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hoever thought starting a new business would be easy? Whoever expected to get it right the first time? Having faced my share of adversity, setbacks, and disappointments along the way in my business ventures, I can assure you those would be unrealistic expectations. In fact, most of our cover honorees would agree.
The annals of business history are lined with failed attempts that turned into successes. Why are the possibilities of setbacks and disappointments so prevalent when we start a new venture, you ask? I will tell you that you literally would need a crystal ball to foresee how little you knew when you first started that business venture. As we approach the last two months of the year, I am reminded of the setbacks we in Houston have faced in our lives and in our businesses. FEMA estimates that nearly 40 percent of small businesses never reopen after a disaster. After having 13.5 trillion gallons of water dumped on Houston and the surrounding areas by Hurricane Harvey, I would wager that the percentage of losses to small businesses in Houston were much greater. This month’s cover honorees, Dr, Saam Zarravi, Dr. Yahya Mansour, and Dr. Brian Dugoni, partners of Tarrant County based Rodeo Dental and Orthodontics, have been very successful in the growth of their dental offices throughout the state of Texas, but even they have experienced setbacks. Their South Houston location suffered severe damage due to Hurricane Harvey but thankfully their Cypress, Texas practice was spared. Fortunately, we were able to use that location for our photo shoot for this month’s issue featuring the inspiring Rodeo Dental story. Also in this issue, Jack Warkenthien returns with a terrific column on “Your Next Step” for a new start. In addition, Hank Moore has a great article entitled “Entrepreneurs’ Guideposts to Real Business Success”. I think that you will find both articles very, very helpful. It’s time to get started with this month’s issue! Good Reading, Good Sales, & Success to You,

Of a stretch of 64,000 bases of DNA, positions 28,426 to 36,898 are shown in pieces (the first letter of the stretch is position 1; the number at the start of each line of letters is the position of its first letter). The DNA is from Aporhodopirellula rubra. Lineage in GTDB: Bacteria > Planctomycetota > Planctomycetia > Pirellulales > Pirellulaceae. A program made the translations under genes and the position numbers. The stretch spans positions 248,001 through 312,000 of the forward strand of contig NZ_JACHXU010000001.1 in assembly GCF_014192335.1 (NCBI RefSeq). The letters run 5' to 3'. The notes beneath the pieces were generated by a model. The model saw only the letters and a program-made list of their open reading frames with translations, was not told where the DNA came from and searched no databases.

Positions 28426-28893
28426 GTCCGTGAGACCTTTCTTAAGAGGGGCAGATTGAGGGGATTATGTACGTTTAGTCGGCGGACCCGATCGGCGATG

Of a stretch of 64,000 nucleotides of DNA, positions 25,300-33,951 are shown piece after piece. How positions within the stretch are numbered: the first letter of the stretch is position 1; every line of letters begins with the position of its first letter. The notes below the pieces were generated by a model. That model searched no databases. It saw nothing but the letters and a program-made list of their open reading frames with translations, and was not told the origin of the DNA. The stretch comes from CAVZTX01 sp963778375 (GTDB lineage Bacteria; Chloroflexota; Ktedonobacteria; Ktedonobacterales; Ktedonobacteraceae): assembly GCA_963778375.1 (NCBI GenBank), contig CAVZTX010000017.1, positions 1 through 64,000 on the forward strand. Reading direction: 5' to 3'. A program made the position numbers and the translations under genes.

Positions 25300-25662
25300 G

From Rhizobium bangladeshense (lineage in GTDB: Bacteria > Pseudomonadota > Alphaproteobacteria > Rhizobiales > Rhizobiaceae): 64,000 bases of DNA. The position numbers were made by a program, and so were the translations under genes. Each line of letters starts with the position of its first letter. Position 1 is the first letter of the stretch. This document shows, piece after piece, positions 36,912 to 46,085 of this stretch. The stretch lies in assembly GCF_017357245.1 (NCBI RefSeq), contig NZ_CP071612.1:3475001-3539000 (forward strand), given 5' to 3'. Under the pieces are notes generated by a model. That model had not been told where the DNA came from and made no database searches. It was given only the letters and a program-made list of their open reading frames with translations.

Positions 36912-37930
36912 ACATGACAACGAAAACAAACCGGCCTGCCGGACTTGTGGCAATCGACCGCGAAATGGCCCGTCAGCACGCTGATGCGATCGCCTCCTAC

Executive Publisher SMALL BUSINESS TODAY MAGAZINE
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Entrepreneurs’ Guideposts to Real Business Success
How to Book More Speaking Engagements
Your Next Step
Blockchain Technology Driving a New Form of Change